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Should driverless cars be exempt from state safety regulations?




MOUNTAIN VIEW, CA - SEPTEMBER 25:  A Google self-driving car is displayed at the Google headquarters on September 25, 2012 in Mountain View, California. (Photo by Justin Sullivan/Getty Images)
MOUNTAIN VIEW, CA - SEPTEMBER 25: A Google self-driving car is displayed at the Google headquarters on September 25, 2012 in Mountain View, California. (Photo by Justin Sullivan/Getty Images)
Justin Sullivan/Getty Images

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As driverless car technology advances, one of the emerging questions is whether automakers should be beholden to a patchwork of local safety regulations which might inhibit the development of their tech.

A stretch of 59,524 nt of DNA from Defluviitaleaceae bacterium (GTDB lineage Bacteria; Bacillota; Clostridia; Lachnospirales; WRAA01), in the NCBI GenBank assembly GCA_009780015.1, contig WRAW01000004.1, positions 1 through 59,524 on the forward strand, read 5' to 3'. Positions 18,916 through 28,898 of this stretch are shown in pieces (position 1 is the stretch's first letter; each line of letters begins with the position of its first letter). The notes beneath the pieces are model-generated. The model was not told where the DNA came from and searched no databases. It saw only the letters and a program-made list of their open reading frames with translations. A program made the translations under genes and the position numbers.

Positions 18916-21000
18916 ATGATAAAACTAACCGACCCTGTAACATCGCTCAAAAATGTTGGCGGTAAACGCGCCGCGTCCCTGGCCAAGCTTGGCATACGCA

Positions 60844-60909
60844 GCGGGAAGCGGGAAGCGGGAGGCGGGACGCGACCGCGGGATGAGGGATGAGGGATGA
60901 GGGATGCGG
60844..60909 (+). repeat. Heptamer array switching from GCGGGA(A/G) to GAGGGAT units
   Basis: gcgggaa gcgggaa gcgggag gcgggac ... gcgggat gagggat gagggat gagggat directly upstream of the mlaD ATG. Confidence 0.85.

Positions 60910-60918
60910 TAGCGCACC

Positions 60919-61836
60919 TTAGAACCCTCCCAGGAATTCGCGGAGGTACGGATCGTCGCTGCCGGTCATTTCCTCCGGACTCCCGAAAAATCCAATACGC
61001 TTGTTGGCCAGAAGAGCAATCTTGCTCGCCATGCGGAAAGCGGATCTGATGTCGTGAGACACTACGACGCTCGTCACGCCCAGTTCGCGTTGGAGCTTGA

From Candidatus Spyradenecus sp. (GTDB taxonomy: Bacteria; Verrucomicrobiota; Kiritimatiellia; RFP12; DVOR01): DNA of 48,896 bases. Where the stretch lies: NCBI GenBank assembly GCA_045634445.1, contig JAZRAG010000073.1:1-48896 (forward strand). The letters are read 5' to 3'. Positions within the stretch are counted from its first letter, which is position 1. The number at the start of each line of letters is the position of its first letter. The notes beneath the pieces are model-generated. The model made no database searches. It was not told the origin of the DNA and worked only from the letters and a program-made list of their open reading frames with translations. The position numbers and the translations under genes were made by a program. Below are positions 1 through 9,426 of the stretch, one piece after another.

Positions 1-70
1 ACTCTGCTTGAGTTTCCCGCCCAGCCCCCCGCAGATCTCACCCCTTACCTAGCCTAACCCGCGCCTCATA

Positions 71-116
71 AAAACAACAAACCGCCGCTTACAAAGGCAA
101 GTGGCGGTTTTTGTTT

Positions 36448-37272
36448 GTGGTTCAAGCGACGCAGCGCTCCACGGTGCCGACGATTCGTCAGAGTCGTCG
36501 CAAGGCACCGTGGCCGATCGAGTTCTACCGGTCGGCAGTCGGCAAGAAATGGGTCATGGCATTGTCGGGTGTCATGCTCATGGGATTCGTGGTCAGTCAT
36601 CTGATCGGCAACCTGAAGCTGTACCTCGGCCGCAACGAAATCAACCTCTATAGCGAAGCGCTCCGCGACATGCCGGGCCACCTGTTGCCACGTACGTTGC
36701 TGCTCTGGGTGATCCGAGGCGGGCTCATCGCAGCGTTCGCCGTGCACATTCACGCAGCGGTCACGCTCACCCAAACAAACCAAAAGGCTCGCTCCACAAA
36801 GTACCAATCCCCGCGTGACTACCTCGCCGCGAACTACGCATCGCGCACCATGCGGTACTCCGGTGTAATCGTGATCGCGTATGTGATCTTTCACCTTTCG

The alternative would be a national regulatory framework that preempts state standards for design and performance of driverless cars, while establishing some rudimentary safety requirements. That’s what’s being pushed in the American Vision for Safer Transportation Through Advancement of Revolutionary Technologies, or the AV START Act. This senate bill is being stalled by a handful of senators, including Senator Dianne Feinstein (D-California), who say they’re concerned with the overriding of state and local regulations and what that would mean for public safety.

Proponents of the bill say that it would help advance autonomous vehicles and ensure that the U.S. is at the forefront of this technology.

We debate the bill and its effects.

Guests:

Jack Gillis, executive director of the Consumer Federation of America, an advocacy organization of over 250 local, state and national consumer protection groups; he is the author of “The Car Book 2018” (Gillis Pub Group, 2018)  

Marc Scribner, senior fellow at the Competitive Enterprise Institute, a libertarian minded think-tank that focuses on regulatory issues